Friday, December 10, 2010

Writing Tip: Dealing With Run-On Sentences and Comma Splices

Ryan's note: I have noticed that my students often have trouble with writing, and this is one of the most common types of errors I find. I wrote this exercise for a job in the past, and I've been changing it to try to help current students. Please tell me in the comments section if you have any problems with or questions about this exercise.

What are Run-on Sentences and Comma Splices?

If you join two or more complete sentences without using proper punctuation, then we call it a run-on sentence. Run-on sentences can be long or short, but just because a sentence is long, doesn’t mean that it’s a run-on sentence.
A comma splice is similar to a run-on sentence, but with one difference. In a comma splice, two complete sentences are joined by using a comma improperly.

Why are run-on sentences and comma splices a problem in English?

These types of sentences can often cause misunderstandings, and they generally look and even sound bad to a native speaker.

Why are run-on sentences and comma splices a problem for Spanish speakers?

In English, there are different rules for how to properly construct a sentence. In schools in the U.S., children are taught the “K.I.S.S. rule” when writing. That means “Keep It Simple, Stupid!” Even though you can correctly form sentences that are very long, it’s not always a great idea. If your writing is unclear or cumbersome, your readers or clients will lose interest and even possibly complain. Run-on sentences and comma splices are common in English writing by native Spanish speakers.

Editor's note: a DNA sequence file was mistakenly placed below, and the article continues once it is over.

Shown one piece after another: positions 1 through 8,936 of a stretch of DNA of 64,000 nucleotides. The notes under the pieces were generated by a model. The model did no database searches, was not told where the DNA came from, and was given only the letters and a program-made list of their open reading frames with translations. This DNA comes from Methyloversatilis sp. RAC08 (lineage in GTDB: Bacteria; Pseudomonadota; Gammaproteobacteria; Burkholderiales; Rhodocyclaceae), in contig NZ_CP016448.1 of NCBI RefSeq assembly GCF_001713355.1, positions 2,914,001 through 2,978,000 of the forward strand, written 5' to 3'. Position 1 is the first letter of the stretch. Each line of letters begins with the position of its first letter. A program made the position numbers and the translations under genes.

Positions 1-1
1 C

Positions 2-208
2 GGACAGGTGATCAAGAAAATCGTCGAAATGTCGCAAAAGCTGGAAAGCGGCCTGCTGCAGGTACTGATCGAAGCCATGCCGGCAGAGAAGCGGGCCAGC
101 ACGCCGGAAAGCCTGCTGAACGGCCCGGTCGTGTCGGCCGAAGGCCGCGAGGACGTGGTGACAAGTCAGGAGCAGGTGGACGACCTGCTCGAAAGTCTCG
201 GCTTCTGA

OK, so how about an example?

Look at the following sentence:

“Paul is a very talented chef he still loves to make simple pizzas.”

This is a run-on sentence because both “Paul loves to make pizza” and “he is a very talented chef” can stand on their own as complete sentences. When you have two independent thoughts like this, you cannot combine them into one sentence without separating them somehow.

Now, look at this very similar example:

“Paul is a very talented chef, he still loves to make simple pizzas.”

This is also incorrect, but in this case it’s technically a comma splice.

How can we identify run-on sentences and comma splices?

Look for sentences that have two subjects, or a subject and a pronoun; these types of sentences are often run-on sentences. Comma splices are often easier to spot than run-on sentences because --obviously-- comma splices contain a comma...or many commas!

How can we fix run-on sentences and comma splices?

When you encounter a run-on sentence or a comma splice, you generally need to separate the sentences into two or more parts.

The five techniques listed below can be used to fix both run-on sentences and comma splices. Depending on what you’re trying to express, you’ll have to see which way works best in each situation.

Technique 1: Divide the run-on sentence into two sentences
This is often the easiest way to fix this problem: